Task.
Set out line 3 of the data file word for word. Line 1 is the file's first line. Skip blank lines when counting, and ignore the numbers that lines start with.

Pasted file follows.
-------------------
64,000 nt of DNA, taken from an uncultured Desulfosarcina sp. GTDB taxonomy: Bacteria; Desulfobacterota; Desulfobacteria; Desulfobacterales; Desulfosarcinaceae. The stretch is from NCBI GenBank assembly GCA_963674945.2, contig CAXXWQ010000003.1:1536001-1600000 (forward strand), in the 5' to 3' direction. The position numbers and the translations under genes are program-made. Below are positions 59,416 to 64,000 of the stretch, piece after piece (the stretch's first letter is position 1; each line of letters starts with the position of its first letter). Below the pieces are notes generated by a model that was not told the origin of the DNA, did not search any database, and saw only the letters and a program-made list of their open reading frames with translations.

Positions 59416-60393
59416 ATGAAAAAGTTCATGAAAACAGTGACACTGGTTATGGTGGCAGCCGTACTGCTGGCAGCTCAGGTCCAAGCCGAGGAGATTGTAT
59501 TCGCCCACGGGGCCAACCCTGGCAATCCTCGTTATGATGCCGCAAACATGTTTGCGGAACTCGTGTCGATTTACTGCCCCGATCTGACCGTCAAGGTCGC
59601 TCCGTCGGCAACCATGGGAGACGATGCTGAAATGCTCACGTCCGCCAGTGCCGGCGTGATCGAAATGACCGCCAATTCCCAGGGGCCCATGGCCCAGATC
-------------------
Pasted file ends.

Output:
59416 ATGAAAAAGTTCATGAAAACAGTGACACTGGTTATGGTGGCAGCCGTACTGCTGGCAGCTCAGGTCCAAGCCGAGGAGATTGTAT